(This is the first in a series of posts I’m considering for publication. Please take a minute to read the post and if your willing, leave a comment or use the stars at the bottom right of the article to give it a rating, your input will be extremely helpful. Thank You)
There is a dangerous and common misconception that is used in the church today. We use religious language and Biblical reference, but we do it in a way that gives us a dangerously inaccurate picture of the people we interact with.
We use the language of “Least of these” a lot in the church, especially when we are talking about “ministry” and “service.” This is not bad wording as it’s the language Jesus used when he told the Sheep in a parable why they were allowed to enter into His kingdom:
“I tell you the truth, whatever you did for one of the least of these brothers of mine, you did for me.”
Primarily we say the “Least of these” when refer to people in need, whether that be the homeless, poor, low-income, etc. This seems like a good interpretation since Jesus himself describes the least of these as people with real physical needs: Hungry, Thirsty, Needing clothing, Sick, in Prison.
The desire in the church to care for the “least of these” is an extremely important and worthwhile use of our time. In fact that passage appears to be the longest and most direct words of Jesus about Heaven and Hell. As a church that is frequently discussing the after-life this should be a priority.
The misconception and the wayward understanding too often heard in the church is an equating of the “Least of these” as “unsaved.” No where in the Matthew 25-where our language of the “least of these” comes from- is there any mention or inference that the people whom the sheep provided for where somehow “unsaved.” If anything Jesus says they are “brothers of mine,” implying they are part of the kingdom if they are anything.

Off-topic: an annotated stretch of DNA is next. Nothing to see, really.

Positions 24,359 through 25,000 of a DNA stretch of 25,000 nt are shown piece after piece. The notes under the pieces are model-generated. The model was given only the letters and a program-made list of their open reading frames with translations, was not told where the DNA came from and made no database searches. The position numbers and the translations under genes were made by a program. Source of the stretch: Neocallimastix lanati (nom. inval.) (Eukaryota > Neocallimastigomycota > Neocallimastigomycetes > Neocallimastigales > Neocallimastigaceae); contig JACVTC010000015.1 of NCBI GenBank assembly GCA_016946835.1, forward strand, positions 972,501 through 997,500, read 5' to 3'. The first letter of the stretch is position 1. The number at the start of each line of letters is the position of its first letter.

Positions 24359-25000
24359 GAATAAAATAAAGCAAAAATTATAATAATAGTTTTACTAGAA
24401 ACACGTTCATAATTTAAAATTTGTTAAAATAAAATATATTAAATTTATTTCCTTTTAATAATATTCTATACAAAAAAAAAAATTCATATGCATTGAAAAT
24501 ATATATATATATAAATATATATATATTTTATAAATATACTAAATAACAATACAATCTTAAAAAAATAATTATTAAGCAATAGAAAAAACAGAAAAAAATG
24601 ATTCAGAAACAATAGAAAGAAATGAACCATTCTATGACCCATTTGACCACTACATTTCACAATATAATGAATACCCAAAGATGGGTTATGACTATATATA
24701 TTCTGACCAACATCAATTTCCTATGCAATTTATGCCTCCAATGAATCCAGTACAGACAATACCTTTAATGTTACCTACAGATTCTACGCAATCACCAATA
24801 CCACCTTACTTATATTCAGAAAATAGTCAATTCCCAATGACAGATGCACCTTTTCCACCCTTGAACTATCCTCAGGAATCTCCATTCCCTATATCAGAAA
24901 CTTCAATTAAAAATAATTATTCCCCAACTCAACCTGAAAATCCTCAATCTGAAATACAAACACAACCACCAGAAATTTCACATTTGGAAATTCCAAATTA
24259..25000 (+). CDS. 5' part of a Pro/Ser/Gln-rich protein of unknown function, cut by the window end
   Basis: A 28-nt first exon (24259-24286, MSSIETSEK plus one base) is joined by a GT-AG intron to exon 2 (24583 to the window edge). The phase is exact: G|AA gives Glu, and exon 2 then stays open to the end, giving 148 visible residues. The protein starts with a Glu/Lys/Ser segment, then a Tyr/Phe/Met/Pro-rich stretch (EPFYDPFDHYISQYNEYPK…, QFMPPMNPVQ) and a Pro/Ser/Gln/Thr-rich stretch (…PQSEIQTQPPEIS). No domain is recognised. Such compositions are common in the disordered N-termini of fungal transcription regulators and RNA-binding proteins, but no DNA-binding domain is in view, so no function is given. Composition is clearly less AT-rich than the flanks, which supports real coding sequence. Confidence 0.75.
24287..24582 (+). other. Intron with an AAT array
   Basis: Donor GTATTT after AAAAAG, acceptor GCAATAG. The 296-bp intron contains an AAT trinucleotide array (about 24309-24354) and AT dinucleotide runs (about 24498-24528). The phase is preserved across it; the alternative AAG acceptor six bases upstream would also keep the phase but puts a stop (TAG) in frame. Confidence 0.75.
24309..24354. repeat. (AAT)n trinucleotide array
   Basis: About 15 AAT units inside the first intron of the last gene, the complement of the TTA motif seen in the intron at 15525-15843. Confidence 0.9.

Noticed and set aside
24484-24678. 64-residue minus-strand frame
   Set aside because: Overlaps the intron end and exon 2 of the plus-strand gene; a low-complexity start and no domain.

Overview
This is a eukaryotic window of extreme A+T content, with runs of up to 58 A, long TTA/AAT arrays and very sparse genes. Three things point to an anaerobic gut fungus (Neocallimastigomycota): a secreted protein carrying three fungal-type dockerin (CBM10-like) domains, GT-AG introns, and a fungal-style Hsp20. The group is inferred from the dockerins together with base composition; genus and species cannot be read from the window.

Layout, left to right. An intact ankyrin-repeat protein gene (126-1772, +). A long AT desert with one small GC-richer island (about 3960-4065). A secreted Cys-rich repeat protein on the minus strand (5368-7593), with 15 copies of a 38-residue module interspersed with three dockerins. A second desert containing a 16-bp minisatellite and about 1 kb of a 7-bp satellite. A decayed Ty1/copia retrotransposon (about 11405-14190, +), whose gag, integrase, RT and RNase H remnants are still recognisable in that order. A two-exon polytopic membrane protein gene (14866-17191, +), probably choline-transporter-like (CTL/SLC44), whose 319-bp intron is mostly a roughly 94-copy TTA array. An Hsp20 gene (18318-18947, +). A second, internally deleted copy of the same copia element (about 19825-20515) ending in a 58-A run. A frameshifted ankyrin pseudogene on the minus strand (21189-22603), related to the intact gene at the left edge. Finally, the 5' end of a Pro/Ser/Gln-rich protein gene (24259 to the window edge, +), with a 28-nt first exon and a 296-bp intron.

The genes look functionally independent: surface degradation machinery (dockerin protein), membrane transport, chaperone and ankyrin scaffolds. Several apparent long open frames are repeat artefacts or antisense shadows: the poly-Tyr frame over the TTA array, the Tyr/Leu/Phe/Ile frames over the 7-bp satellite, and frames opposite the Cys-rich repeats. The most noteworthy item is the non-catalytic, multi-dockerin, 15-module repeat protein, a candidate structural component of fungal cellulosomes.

Yet, in our churches today we talk about “ministries” and we tie so closely the idea of providing for folks physical needs with that of “saving people.” We create this idea that when you go to the soup kitchen you need to “tell people about Jesus,” as if they are unsaved, unchurched, and in need of your gospel. To be clear, there are a lot of people who do not know the love of Jesus, but there are just as many in the church pews and suburbs around you as there are in the homeless shelters and housing projects. Just because someone can’t make ends meet to put a roof over their head does not mean they some how do not know God or haven’t experienced the Holy Spirit.
We, the church, need to stop treating the “least of these” as “unsaved” and start treating them like the sister’s and brother’s in Christ that many are. Even more, we should be treating them as the Kings and Queens that they are, since according to Jesus, “Their’s is the Kingdom of Heaven.”
Conclusion: Don’t stop the soup kitchen and homeless shelters, Christians need to continue providing for our sibling. If anything we probably need to step it up a couple notches since the most tangible way you can interact with Jesus nowadays is not in a church service or a song, it’s feeding him and clothing him (”When I was hungry you gave me something to eat.”). Yet, we need to stop coupling our service with our evangelism. We need to step off our high horse in service opportunities and recognize that many of those we help have deep and intimate relationships with Jesus and there is a great deal we can learn from them. Quite frankly, maybe we are the ones that need “saving.”